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Martin Luther: The Idea that Changed the World

Martin Luther as a young monk by his friend and contemporary, Lucas Cranach, lower right 

I watched yesterday's PBS documentary, "Martin Luther: The Idea that Changed the World" with interest, hoping it portrayed Luther as I did in my new (fictional and fun) Real History Mystery Press book,  Martin Luther, Machiavelli and Murder.  In recognition of the 500th anniversary of Martin Luther's 95 theses—the  October, 1517 document that ignited the Protestant Reformation and changed the face of Europe—my third book follows Luther as a young monk when he was in Rome, as historic fact.  The "real history" in the book is the corruption and scandal there that provided the tinder when Martin Luther lit the match.


I am very serious about the history in my books, and hoped for confirmation that I portrayed Martin Luther accurately. I got it! The man I saw in the PBS documentary was my Martin Luther, with all his contradictions.  Earnest, self-effacing, and sometimes depressed by his supposed sinfulness, Luther was also a brilliant and pugnacious writer and thinker who could not keep silent about perceived religious wrongs, even knowing he was likely to be burned at the stake for heresy.  PBS was fair to him, bringing out his love of family and music and, in a balanced way, his least holy pronouncements. (After years of advocating relatively generous treatment of Jews he reversed himself, advocating property seizures and other harsh measures against those who refused to convert to Christianity. He also supported crushing a violent peasant rebellion.) The show spends little time on Lutheran doctrine (nor does my book—Luther was young and still a staunch Catholic when it occurs).  There were no gross inaccuracies, though.  It is also silent on the Catholic scandals of the time (which my book is not), and superficial though fair in its treatment of Catholic "indulgences," the primary subject of Luther's 95 theses, which then involved the outright sale of salvation.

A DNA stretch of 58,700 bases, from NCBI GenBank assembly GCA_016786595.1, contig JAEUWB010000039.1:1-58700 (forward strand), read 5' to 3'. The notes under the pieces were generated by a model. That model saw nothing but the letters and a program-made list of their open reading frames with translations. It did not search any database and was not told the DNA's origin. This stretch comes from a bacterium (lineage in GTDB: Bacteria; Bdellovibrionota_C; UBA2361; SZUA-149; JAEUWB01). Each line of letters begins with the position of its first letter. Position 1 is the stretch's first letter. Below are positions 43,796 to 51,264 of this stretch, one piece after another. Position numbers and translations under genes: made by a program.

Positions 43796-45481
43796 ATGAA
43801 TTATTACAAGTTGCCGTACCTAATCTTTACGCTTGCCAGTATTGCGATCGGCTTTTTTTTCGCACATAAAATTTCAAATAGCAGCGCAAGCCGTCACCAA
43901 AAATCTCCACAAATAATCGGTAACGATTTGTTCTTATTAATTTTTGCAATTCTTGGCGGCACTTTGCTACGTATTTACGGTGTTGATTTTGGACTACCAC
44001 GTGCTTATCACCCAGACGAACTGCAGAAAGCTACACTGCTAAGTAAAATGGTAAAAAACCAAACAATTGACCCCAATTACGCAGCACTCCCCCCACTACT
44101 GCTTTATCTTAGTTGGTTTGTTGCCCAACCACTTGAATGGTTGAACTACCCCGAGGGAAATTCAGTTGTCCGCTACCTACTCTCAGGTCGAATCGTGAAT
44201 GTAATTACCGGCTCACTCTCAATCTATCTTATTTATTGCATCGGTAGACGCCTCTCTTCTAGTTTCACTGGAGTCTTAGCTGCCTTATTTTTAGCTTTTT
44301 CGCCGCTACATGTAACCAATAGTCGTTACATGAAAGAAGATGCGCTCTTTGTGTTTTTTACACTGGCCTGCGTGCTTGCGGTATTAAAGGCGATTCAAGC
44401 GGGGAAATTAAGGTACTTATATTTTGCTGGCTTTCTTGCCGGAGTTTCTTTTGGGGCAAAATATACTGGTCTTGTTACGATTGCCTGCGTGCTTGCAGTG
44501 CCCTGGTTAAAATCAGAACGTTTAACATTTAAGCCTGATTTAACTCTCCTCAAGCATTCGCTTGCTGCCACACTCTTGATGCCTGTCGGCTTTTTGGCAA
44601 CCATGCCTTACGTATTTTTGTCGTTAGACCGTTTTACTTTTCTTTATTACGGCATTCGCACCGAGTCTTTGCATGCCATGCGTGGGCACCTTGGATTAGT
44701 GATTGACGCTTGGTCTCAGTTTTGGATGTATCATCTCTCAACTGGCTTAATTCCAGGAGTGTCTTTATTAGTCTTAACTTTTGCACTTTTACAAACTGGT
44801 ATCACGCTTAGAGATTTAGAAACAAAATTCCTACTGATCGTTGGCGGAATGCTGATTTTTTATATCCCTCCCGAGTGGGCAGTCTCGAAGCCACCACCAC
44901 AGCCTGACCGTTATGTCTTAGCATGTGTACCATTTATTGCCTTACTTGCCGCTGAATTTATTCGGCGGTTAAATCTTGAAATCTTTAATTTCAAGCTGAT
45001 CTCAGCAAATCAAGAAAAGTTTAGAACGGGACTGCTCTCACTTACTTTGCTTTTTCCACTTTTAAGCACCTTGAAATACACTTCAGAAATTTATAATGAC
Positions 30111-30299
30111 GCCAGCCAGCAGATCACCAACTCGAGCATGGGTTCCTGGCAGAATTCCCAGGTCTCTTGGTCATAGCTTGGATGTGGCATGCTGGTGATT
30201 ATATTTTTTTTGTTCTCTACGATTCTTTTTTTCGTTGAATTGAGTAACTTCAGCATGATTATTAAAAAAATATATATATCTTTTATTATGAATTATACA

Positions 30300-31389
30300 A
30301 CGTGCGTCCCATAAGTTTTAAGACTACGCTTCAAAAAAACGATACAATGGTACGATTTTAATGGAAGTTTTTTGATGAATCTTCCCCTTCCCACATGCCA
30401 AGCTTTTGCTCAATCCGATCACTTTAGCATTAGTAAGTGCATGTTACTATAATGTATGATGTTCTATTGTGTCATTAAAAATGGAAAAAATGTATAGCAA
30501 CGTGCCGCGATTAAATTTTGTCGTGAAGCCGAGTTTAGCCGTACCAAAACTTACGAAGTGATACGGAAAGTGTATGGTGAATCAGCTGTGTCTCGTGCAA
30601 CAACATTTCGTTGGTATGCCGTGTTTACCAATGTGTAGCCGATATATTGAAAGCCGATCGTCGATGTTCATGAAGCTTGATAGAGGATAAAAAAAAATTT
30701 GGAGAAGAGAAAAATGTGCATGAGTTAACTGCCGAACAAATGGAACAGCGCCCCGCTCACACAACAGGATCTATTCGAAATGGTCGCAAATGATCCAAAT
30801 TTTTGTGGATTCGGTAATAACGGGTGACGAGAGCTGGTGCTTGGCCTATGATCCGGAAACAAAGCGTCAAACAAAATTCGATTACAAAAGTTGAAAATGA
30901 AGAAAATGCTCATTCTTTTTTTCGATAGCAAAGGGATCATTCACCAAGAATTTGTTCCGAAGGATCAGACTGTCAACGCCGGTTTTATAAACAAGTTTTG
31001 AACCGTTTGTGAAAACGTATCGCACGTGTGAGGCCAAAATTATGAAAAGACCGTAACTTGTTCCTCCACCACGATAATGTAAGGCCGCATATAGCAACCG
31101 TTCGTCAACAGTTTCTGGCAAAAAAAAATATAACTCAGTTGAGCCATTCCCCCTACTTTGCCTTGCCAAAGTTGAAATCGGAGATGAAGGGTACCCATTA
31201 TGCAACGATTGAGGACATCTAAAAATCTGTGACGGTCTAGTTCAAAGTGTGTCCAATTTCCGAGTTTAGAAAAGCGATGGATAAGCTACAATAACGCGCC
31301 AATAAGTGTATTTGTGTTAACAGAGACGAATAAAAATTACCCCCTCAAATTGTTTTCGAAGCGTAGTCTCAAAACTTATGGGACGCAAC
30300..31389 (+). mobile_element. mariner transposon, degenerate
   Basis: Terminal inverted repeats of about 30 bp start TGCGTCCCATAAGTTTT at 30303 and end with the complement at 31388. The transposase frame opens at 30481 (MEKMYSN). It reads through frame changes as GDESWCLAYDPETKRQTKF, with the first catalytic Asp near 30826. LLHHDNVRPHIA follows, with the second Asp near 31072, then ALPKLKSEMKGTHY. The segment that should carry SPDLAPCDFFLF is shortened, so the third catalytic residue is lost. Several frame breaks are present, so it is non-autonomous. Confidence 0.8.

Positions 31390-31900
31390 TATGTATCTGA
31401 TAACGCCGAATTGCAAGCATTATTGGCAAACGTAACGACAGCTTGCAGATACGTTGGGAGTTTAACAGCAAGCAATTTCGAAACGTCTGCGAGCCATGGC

In my book, Martin Luther occasionally discusses indulgences and other religious subjects with my free-thinking female protagonist, the illegitimate daughter of real-life bastard Niccolò Machiavelli, of "Machiavellian" fame.  To his guilty horror, Luther also falls in love with her. Martin Luther, Machiavelli and Murder is the third book in the Nicola Machiavelli series, which has consistently rated 4 out of 5 stars after 140+ Amazon reviews and will eventually chronicle the entire High Renaissance in Italy. You can read a plot summary and the first 20% for free, and follow a first page link to all the great Renaissance art in the book, here: https://www.amazon.com/dp/B074K96HRN. And of course buy it, for $2.99(e-book)/$7.99 (hard copy).  If you are seeing this on my website, maryannphilip.com, there should be a link to the right through which you can purchase as well.



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